Adam Prescott Collier sheepishly took my hand as we sat high up on the tool shed roof that late, overcast afternoon in May, and I blushed. Of course I blushed. I turned red just at the sight of him. But such a tender and soft and kind gesture reminded me that I still had some sense of innocence left.
At 14 years old, I was more knowledgeable about adult things than any girl should be, and yet never embarrassedly experienced the awkwardness of a first kiss, more or less considered standard eighth grade protocol. While I constantly wrestled with nonstop feelings of being used, dirty and broken, “Scotty,” the one other soul in the world who knew where those feelings came from, often helped me to forget how ruined I felt. But as he leaned in and the tips of our noses just barely touched, we heard the sliding of the back door and snapped our heads away and both mumbled something about math homework.
I wish I could tell you that our fear was as simple as our shyness and embarrassment. I’d even settle for angry parents, some sort of star-crossed lovers curse.
But it wasn’t.
No, our fear was of JP, the boy who more or less controlled my life, who had climbed up on my shed one time to find Scott giving me a theological exposition on why my life apparently mattered to God. It was explained tersely to both of us that if Scott ever touched me, JP would be happy to cut out his tongue. I also wish I could tell you it was an empty threat. Scott got to keep his tongue, but I got the other end of a “do I make myself clear?” I still have the scars.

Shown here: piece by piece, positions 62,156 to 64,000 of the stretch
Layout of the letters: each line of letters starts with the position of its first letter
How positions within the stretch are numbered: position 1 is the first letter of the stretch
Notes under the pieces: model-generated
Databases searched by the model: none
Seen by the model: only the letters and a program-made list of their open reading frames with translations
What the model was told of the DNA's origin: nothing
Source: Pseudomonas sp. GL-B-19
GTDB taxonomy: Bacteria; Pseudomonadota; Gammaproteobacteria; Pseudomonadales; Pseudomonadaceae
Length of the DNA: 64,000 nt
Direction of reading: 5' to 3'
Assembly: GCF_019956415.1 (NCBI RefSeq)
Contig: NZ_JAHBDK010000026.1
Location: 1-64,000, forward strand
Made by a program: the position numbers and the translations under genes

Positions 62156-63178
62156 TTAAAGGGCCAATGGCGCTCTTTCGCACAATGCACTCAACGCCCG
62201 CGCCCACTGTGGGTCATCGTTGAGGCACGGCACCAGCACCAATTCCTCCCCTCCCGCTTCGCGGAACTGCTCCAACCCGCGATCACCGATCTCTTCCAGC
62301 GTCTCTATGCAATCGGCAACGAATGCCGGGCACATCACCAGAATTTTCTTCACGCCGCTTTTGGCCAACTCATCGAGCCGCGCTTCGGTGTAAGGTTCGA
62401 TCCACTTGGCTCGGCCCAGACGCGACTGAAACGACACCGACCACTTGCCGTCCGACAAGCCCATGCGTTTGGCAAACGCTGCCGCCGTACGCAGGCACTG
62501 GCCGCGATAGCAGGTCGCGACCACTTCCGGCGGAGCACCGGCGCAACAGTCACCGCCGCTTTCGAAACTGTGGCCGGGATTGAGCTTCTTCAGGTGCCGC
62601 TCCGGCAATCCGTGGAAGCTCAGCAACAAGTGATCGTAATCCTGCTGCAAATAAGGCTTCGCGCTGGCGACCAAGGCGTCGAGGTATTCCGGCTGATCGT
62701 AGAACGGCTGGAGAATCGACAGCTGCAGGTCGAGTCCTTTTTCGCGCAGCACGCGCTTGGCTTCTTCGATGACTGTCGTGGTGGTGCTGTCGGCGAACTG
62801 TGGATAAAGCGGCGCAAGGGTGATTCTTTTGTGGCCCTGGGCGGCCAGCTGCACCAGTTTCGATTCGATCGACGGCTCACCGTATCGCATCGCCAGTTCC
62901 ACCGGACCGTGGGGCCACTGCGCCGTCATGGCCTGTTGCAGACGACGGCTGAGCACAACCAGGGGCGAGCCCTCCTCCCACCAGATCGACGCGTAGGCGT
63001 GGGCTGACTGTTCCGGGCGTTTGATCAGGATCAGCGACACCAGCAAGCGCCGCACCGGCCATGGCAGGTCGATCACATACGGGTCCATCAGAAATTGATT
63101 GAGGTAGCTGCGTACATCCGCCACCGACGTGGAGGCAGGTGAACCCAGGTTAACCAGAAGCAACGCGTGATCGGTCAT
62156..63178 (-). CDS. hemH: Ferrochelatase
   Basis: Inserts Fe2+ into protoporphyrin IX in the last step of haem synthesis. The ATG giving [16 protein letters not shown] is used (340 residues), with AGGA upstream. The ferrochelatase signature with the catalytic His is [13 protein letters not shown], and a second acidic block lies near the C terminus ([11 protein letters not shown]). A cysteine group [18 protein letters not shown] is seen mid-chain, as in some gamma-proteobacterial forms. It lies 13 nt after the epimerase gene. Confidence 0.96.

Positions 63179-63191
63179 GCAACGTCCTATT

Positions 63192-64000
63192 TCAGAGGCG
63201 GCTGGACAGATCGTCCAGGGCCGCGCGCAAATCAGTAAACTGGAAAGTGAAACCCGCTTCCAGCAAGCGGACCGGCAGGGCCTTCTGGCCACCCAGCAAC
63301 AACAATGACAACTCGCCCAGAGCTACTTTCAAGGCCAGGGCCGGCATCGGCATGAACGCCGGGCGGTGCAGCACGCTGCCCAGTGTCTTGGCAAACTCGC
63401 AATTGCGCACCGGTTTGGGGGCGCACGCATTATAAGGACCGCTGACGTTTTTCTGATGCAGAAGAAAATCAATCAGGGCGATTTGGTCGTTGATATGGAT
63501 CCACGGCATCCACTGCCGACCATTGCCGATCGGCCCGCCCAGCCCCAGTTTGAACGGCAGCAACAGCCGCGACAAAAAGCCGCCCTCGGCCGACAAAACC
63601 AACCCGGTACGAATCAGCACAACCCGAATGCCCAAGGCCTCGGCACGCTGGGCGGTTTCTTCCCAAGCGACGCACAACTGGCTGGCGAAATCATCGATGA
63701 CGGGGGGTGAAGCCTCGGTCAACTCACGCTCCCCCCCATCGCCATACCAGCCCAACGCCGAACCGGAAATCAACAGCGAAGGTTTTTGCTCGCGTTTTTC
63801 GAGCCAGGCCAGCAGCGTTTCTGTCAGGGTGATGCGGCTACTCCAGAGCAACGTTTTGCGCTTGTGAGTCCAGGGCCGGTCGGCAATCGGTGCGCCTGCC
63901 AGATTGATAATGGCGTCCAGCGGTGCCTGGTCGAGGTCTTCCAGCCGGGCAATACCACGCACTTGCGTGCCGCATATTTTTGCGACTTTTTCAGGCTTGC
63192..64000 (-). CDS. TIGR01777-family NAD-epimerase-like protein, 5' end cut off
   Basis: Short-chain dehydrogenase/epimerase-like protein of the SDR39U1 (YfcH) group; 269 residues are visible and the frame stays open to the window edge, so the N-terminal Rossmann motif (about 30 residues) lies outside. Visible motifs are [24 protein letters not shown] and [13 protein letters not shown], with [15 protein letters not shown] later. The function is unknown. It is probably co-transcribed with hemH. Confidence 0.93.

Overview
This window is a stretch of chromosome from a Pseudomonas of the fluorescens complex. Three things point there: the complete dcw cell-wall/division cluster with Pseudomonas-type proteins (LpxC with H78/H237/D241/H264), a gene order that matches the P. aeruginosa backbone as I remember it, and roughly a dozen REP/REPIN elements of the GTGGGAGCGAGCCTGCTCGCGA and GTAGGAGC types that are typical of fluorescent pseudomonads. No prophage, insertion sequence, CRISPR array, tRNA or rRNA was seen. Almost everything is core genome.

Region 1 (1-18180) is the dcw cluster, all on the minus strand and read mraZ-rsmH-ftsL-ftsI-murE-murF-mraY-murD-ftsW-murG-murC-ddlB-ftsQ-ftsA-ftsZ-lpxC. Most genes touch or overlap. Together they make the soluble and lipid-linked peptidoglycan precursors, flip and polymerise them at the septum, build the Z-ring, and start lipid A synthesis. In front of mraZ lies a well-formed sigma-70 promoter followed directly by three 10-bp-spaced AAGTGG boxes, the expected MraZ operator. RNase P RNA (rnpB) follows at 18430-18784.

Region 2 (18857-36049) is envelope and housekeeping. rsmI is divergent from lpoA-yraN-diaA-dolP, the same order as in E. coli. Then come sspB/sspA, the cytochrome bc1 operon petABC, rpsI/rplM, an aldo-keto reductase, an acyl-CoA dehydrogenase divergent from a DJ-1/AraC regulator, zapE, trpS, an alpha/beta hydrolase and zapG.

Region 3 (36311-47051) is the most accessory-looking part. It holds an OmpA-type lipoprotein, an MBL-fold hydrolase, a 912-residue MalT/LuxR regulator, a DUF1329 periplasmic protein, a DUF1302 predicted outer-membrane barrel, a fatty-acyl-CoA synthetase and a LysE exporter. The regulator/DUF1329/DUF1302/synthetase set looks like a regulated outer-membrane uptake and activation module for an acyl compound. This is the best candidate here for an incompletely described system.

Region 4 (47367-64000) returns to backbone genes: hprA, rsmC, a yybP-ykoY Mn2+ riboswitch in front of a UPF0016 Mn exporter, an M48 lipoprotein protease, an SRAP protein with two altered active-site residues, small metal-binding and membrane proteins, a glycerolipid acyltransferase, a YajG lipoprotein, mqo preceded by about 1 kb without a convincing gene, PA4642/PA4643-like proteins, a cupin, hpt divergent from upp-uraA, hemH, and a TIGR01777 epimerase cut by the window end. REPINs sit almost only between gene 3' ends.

AScott had learned of my predicament… for lack of a better word… about a year prior after he had spotted JP climb through my window. When Scott confronted me about it, I made him swear not to tell a soul, and he hadn’t, but for the safety of all of us, he kept his distance.
This combined with his attendance at a different school and his parents’ rather strict rules about socializing meant I had only seen my friend a few times since that incident, but we had kept in communication in a private chat room we had set up on the newfangled Internet contraption that was starting to crop up in personal computers. Scott became my moral support as he threw in encouragement that God loved me, had a plan for me, knew I was hurting and my pain, and that no matter what, God saw me as forgiven. He knew my depression ran very deep, that I sometimes was passively welcoming an end to my life, and he had on a good many occasions talked me into pushing through another day. Sometimes I felt he was the only one who cared. Just keep going, he urged. Keep going. Keep going. God won’t drop you… keep going.
“You have a purpose,” he often smiled. “I won’t let you give up.”
I hated those sermons. But with his constant barrage of reminders that I was loved, and an increasing amount of attention by my youth pastor assuring me of forgiveness, I started to feel like my life might turn out okay… that maybe, like Scott said, God did have something good in store.